Presentation on theme: "Chapter 16, Social Change and social Movements Key Terms."— Presentation transcript:
Chapter 16, Social Change and social Movements Key Terms
social change Alteration of social interactions, institutions, stratification systems, and elements of culture over time. unidimensional evolutionary theories Argued that societies follow a single evolutionary path from simple to highly- differentiated, or from “primitive” to “civilized”.
multidimensional evolutionary theory Gives a central role to technology as responsible for change, but focused on other relationships among institutions as well. globalization The increased interconnectedness and interdependence of different societies around the world.
modernization theory States that global development is a worldwide process affecting all societies touched by technological change that has made societies more homogeneous in terms of differentiation and complexity.
world systems theory Argues that all nations are members of a worldwide system of unequal political and economic relationships that benefit the developed and technologically advanced core nations at the expense of the less technologically advanced and less developed non-core (peripheral) nations.
dependency theory Maintains that the highly industrialized nations tend to imprison developing nations in dependent relationships, through trade and debt dependency, and other obstacles to development. other-directedness Behavior of the individual is guided by the observed behavior of others and is characterized by rigid conformity and attempts to “keep up with the Joneses.
inner-directedness The individual is guided by internal principles and morals and is relatively impervious to the superficialities of those around him or her. tradition-directedness Strong conformity to long-standing and time- honored norms, practices and styles of life.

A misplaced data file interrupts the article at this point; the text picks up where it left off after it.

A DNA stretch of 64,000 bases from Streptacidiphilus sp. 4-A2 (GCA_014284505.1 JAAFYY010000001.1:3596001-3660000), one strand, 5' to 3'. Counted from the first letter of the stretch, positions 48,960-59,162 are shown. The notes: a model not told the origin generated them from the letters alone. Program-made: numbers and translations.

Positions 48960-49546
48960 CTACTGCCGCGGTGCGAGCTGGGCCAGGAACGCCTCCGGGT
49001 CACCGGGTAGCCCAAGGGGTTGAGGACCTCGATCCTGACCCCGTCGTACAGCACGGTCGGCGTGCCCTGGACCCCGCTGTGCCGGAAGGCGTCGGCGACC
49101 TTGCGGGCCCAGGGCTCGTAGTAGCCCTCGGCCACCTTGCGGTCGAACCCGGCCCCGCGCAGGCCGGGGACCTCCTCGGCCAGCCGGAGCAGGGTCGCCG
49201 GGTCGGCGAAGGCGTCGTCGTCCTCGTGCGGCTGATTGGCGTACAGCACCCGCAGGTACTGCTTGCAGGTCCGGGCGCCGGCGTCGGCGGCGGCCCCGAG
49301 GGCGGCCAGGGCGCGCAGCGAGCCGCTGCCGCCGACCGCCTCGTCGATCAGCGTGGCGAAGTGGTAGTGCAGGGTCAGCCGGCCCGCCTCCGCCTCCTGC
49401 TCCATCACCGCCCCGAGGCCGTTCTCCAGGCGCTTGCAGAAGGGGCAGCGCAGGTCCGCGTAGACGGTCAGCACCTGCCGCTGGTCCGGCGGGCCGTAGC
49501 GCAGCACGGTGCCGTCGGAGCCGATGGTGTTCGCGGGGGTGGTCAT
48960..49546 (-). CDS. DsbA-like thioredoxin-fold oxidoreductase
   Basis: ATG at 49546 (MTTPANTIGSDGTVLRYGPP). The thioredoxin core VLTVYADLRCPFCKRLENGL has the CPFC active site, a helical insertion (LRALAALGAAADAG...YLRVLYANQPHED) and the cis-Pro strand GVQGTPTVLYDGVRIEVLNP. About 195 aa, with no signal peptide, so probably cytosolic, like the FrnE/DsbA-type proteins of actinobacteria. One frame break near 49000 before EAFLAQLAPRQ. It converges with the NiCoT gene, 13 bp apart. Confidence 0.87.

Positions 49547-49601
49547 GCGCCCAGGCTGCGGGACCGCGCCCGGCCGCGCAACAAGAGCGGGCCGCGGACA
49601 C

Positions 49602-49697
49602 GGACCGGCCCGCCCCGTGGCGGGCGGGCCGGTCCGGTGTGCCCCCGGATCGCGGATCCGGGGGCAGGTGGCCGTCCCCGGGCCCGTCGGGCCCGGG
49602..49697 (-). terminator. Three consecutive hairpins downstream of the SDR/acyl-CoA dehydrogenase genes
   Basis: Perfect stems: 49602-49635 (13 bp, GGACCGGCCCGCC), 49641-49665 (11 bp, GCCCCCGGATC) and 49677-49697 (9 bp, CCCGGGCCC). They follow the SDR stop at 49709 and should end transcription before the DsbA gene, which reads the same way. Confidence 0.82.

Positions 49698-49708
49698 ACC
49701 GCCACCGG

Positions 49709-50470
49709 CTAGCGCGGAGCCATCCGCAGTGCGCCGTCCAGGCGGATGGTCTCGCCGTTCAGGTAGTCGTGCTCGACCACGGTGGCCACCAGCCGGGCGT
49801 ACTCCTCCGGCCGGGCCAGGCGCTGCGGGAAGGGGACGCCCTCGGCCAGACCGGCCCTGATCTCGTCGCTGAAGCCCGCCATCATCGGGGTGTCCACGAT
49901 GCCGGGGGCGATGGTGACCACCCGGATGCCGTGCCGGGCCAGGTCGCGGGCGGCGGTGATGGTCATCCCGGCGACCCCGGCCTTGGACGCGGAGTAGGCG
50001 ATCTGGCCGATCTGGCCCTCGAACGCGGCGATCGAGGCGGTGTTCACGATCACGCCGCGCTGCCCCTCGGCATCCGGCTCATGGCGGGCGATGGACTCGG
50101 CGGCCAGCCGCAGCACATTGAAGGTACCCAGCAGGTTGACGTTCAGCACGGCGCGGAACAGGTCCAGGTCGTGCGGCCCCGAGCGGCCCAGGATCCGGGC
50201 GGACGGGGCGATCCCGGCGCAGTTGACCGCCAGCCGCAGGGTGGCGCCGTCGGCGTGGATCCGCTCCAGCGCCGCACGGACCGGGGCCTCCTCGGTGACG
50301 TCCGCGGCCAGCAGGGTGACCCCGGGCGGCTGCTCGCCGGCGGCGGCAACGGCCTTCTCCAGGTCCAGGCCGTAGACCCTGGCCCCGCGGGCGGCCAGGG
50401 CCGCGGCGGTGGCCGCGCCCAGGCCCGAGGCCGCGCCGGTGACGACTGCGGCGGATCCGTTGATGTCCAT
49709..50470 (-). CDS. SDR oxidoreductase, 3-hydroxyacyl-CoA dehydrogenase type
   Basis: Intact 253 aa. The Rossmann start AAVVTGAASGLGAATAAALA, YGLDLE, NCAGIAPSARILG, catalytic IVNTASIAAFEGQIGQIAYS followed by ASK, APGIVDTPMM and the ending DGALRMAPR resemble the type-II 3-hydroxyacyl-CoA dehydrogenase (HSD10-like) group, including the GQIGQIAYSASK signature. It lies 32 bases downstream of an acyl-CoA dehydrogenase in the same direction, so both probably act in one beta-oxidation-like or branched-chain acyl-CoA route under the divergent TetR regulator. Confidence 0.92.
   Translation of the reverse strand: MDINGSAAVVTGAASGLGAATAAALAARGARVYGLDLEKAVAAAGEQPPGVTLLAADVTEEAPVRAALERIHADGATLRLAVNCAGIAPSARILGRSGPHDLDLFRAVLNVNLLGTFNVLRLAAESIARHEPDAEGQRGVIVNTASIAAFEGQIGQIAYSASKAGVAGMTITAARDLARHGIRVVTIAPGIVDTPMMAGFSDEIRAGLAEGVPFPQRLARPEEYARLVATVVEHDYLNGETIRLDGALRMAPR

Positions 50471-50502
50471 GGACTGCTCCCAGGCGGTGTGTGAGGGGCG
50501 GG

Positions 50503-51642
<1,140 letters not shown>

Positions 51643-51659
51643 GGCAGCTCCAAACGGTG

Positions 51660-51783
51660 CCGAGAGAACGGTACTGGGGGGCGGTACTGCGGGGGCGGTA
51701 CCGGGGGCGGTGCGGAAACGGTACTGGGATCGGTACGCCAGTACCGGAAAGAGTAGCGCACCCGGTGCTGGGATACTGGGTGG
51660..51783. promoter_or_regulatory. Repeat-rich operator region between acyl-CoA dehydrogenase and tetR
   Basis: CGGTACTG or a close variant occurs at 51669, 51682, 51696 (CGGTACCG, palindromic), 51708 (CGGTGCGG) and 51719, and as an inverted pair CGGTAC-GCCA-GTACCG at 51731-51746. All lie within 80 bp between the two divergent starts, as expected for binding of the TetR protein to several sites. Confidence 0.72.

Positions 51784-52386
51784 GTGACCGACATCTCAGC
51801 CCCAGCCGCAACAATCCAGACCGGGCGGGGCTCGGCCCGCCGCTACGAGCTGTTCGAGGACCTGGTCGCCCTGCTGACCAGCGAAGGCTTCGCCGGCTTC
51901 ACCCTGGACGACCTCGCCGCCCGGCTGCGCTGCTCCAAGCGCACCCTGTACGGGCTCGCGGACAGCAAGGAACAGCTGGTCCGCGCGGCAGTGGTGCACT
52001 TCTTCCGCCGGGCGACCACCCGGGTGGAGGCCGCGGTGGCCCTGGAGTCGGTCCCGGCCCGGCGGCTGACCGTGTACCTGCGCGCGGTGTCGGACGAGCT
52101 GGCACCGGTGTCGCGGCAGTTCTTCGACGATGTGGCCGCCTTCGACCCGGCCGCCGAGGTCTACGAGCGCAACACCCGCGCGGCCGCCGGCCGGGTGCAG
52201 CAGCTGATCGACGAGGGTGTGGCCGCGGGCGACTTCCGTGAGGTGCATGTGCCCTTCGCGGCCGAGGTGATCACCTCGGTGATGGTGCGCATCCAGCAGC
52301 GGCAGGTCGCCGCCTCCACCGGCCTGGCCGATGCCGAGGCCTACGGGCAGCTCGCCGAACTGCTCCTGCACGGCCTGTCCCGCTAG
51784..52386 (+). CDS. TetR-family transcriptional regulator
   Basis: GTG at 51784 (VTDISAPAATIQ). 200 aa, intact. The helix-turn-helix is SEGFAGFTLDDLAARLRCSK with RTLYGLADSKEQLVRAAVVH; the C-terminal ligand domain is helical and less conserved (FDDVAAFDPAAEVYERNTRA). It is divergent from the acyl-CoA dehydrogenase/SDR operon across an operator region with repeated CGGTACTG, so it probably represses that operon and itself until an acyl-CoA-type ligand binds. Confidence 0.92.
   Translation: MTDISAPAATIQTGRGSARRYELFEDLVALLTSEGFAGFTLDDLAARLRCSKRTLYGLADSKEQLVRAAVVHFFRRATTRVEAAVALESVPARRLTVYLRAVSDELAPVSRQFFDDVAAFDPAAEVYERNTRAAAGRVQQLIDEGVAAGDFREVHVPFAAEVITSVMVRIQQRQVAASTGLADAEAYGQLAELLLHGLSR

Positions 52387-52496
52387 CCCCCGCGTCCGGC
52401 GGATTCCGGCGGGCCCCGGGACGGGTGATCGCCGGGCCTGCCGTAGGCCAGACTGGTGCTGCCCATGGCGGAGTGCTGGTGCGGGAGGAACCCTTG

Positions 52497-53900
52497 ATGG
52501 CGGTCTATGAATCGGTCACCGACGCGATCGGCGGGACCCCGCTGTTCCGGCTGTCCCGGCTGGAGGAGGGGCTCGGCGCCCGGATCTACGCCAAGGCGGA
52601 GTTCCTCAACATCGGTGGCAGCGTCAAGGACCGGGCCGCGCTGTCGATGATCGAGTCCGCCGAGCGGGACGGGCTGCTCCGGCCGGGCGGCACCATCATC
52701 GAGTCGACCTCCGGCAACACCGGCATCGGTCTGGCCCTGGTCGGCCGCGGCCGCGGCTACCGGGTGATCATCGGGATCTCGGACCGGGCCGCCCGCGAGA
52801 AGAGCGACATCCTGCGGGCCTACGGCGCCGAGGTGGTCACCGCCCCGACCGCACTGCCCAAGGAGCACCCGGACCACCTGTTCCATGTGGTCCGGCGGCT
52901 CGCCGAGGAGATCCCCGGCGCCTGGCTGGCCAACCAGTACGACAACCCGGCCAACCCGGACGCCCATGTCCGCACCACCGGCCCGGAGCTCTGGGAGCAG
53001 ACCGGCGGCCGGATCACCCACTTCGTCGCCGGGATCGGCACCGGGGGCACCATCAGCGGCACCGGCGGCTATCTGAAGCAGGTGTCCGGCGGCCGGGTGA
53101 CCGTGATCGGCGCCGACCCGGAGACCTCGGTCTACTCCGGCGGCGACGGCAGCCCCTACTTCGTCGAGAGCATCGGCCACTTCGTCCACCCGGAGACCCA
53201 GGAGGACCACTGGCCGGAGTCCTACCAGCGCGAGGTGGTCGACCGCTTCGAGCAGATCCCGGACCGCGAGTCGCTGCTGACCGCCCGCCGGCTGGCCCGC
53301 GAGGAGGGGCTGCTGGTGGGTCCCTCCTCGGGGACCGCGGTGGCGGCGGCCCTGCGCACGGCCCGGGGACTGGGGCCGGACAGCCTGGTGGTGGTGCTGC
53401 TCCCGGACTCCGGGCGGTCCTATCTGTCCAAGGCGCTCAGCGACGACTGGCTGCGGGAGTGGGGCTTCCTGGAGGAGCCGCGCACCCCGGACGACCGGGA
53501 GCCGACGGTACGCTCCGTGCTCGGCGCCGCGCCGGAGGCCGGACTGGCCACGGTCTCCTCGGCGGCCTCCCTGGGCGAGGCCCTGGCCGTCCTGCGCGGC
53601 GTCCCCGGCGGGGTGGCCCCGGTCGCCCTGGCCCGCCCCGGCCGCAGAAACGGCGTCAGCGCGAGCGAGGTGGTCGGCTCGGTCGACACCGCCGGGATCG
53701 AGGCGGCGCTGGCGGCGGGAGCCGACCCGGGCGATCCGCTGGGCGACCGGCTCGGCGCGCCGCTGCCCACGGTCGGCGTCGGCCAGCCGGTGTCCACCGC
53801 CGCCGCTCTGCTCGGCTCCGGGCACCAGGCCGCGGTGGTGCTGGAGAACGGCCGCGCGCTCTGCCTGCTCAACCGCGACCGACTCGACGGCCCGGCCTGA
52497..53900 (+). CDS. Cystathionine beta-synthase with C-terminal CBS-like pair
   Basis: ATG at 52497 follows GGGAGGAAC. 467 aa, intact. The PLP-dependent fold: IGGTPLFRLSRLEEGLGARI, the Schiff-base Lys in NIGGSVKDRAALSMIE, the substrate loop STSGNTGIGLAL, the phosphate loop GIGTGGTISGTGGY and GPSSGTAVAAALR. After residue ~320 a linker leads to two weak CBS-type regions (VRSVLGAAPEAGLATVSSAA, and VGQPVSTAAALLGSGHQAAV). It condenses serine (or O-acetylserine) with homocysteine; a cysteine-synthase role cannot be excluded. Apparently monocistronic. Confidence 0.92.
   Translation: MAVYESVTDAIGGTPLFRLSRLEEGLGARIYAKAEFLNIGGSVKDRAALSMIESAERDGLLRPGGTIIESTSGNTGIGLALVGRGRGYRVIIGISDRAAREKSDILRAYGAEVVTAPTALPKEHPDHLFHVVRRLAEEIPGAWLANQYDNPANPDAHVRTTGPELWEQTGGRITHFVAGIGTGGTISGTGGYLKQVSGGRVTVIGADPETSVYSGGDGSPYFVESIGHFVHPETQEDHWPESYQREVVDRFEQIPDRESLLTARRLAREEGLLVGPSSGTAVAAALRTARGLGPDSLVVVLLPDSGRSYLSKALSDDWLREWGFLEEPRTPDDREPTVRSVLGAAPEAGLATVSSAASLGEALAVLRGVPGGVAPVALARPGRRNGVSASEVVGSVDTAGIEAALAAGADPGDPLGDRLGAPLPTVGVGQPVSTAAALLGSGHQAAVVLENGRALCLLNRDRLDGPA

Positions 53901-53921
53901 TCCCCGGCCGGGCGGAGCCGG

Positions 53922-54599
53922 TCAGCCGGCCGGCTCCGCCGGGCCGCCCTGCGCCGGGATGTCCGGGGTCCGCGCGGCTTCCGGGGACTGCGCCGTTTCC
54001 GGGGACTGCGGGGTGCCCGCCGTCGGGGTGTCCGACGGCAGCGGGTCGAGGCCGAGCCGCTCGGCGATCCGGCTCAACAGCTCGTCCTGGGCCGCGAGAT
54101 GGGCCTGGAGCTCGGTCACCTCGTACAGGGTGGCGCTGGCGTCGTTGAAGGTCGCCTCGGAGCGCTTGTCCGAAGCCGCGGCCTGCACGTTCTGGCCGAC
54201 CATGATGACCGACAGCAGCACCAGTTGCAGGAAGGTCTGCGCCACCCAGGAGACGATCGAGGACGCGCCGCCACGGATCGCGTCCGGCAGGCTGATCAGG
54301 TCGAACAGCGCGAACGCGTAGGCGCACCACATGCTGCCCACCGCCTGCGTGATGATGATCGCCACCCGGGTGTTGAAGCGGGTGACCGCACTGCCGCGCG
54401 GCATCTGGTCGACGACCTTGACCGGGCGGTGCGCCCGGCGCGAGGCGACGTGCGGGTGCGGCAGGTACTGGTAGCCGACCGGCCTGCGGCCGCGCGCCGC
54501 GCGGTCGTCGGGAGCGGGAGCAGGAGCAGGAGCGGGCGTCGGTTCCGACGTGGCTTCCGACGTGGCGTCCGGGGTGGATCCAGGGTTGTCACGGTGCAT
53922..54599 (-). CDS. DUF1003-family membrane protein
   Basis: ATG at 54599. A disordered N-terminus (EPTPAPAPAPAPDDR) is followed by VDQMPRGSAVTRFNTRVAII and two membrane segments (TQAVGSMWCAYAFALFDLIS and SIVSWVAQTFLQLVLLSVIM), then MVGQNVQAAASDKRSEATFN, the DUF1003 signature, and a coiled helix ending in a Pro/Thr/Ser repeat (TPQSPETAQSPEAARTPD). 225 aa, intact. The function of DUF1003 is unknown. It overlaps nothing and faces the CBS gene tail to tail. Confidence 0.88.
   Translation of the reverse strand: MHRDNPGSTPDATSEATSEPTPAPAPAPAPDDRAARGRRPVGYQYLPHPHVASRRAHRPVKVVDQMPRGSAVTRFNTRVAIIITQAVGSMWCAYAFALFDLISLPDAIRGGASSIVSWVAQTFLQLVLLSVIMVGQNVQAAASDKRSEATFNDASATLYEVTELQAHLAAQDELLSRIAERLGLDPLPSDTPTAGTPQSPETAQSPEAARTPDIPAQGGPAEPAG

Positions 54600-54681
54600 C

collective behavior Occurs when the usual conventions are suspended and people establish new forms of behavior in response to an emerging situation. social movements An organized social group that acts with some continuity and coordination to promote or resist change in society or other social unit.
personal transformation movements Aim to change the individual, focus on development of new meaning within individual lives. social change movements Aim to change some aspect of society.
reform movements Seek change through legal or other mainstream political means. radical movements Seek fundamental change in the structure of society.
reactionary movements Organize to resist change or to reinstate an earlier social order that participants perceive to be better. mobilization The process by which all social moments and other leaders secure people and resources for the movement.
resource mobilization theory An explanation of how social movements develop that focuses on how movements gain momentum by gathering resources, competing with other movements and mobilizing the resources available to them. political process theory Movements achieve success by exploiting a combination of internal factors and external factors.
frames Schemes of interpretation that allow people in groups to perceive, identify and label events within their lives that can become the basis for collective action. new social movement theory Links culture, ideology, and identity conceptually to explain how new identities are formed within social movements.